Summary: Importance of godly counsel and hearing God in context of wholesome community is discussed. Criteria for when to seek counsel and from whom is also considered.
Hearing God: The Counsel of Others
Series: Hearing God # 3
We have been talking the last few weeks about how to hear God. In the next message on this we will focus on our personal communion with God. But it is important to embrace the broad biblical principles that protect us from our own emotional responses in a situation and help us distinguish between our own desires and the desires of God. In this series we have come to understand hearing God as a process and not just an event. We talked about the issue of motives in the last message. And prior to that, we saw that subjective leadings of the Lord will correspond with His providential work in our circumstances and the will of God as already revealed in His Word.
Today we will see the importance of community in this process of hearing God. We take as our subject: “Hearing God through the counsel of others”. How do you know when its time to go to someone for counsel and help concerning something in your life? How do you know where to go for that help? How do you sort through all the advice to arrive at an understanding of what God is wanting you to do or what the real solution to the problem is? Those are the kind of questions we want to address this morning.
I. Why do we need counsel from others?
If we have the Holy Spirit why can’t we just ask God what to do and listen to what He tells us? That is the first thing we should do. No matter what problem or decision we face in life the first thing we should do is go to God with it in prayer. In the story we read at the beginning of the service from 1 Kings 12 there is no mention of Rehoboam going to God in prayer and asking Him what to do. That was a big mistake! But as we see in the story he did not really want to know God’s counsel. For many decisions in life we can simply ask the Lord what He wants us to do and do it. We can use the principles discussed in previous sermons on this subject and know the mind of the Lord. But sometimes we have done all that and we are still at a loss as to what the answer is.
Why—because God has not designed our relationship with Him to be exclusive of other people. He sets the solitary in families. He leads us into relationships with other people. He places us in the Body of Christ as it pleases Him. Paul uses the imagery of a human body to describe our relationships in the Church. 1 Cor 12:20-21 “As it is, there are many parts, but one body. 21 The eye cannot say to the hand, ‘I don’t need you!’ And the head cannot say to the feet, ‘I don’t need you!’” No matter how spiritual a person may be he can never say that he has no need for the gifts and ministries of other Christians. That is one reason that God will not always give us direction exclusive of other people. He has called us to interdependence upon one another. You will find over and over in the New Testament those two words that describe our relationship—“one another”. Let me read you just a few. Rom 12:10 “Be devoted to one another in brotherly love. Honor one another above yourselves.” Eph 5:19-21 “Speak to one another with psalms, hymns and spiritual songs. Sing and make music in your heart to the Lord, 20 always giving thanks to God the Father for everything, in the name of our Lord Jesus Christ. 21 Submit to one another out of reverence for Christ.” Heb 10:24-25 “ And let us consider how we may spur one another on toward love and good deeds. 25 Let us not give up meeting together, as some are in the habit of doing, but let us encourage one another-and all the more as you see the Day approaching.”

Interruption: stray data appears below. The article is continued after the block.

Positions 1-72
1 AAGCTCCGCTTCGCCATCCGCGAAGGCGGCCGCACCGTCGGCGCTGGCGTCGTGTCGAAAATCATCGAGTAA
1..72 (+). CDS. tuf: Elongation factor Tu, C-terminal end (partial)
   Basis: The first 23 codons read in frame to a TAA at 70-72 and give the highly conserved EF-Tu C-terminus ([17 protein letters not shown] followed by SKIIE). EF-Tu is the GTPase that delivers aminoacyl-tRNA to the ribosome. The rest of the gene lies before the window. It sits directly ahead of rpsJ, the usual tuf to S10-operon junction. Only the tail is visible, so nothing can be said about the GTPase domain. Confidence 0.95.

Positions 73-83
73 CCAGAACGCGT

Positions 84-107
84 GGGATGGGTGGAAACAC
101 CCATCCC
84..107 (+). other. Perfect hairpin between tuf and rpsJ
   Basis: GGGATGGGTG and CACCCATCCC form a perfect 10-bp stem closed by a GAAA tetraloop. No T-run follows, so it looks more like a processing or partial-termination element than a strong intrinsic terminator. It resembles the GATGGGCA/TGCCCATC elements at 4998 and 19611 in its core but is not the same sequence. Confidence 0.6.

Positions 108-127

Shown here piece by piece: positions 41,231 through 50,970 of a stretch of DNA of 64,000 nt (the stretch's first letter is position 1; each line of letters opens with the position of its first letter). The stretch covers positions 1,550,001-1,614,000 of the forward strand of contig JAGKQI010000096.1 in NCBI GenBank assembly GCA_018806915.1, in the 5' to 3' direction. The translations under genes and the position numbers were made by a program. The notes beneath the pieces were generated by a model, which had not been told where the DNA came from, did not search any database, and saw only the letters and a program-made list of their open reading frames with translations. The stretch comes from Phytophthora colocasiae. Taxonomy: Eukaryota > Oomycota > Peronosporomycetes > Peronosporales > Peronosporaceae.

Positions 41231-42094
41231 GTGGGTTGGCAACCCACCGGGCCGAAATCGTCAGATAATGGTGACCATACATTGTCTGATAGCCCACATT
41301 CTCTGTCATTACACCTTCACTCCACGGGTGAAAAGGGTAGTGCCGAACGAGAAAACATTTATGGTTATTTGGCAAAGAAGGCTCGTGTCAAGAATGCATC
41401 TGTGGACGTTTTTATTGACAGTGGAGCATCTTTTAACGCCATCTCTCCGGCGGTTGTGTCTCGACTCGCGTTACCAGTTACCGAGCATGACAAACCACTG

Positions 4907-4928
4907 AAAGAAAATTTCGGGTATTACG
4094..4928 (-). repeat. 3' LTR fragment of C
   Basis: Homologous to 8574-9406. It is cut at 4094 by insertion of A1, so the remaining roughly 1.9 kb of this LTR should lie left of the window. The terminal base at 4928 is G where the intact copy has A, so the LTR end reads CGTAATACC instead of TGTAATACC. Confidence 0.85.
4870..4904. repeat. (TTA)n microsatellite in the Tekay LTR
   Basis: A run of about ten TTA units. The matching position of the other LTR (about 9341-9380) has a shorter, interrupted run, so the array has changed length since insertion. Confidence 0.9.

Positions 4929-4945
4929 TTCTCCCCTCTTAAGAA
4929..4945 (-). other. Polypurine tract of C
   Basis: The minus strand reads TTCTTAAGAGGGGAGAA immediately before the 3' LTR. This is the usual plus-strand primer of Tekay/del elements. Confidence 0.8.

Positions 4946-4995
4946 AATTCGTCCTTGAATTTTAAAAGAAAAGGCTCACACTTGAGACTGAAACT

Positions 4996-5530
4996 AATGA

There are two extremes that we should avoid. One is dependence instead of interdependence. We should not just hand our life over to someone else and let that person decide how we will live it. The Bible says each one of us will give an account unto God of himself. Life can be challenging. Sometimes we get weary. And there can be the temptation to just hand all the decisions over to someone else and let them take the responsibility. That kind of dependence is unscriptural. Each one of us must ultimately make our own decisions before God. The other extreme is independence which is very prevalent in the American culture. We don’t want to be accountable to other people. We want to be free to do what we want—when we please. But that attitude is contrary to Scripture and will ultimately get us into trouble. Ponder with me the words of Proverbs 18:1-2 for a moment. “A man who isolates himself seeks his own desire; He rages against all wise judgment. 2 A fool has no delight in understanding, But in expressing his own heart.” (NKJV) What is a man (who isolates himself) seeking? Is he seeking to know the will of God through godly counsel? No he “seeks his own desire”. By himself he can pursue his own will without anyone else interrupting him or holding him accountable. Does he seek a wholesome exchange of ideas? No his delight is “in expressing his own heart.” That verse is not talking about a brief time alone with God. It is talking about pulling back from the Body of Christ to do your own thing—no matter how much of a religious, spiritual spin you may put on it. God’s design for His people is interdependence—not dependence and not independence.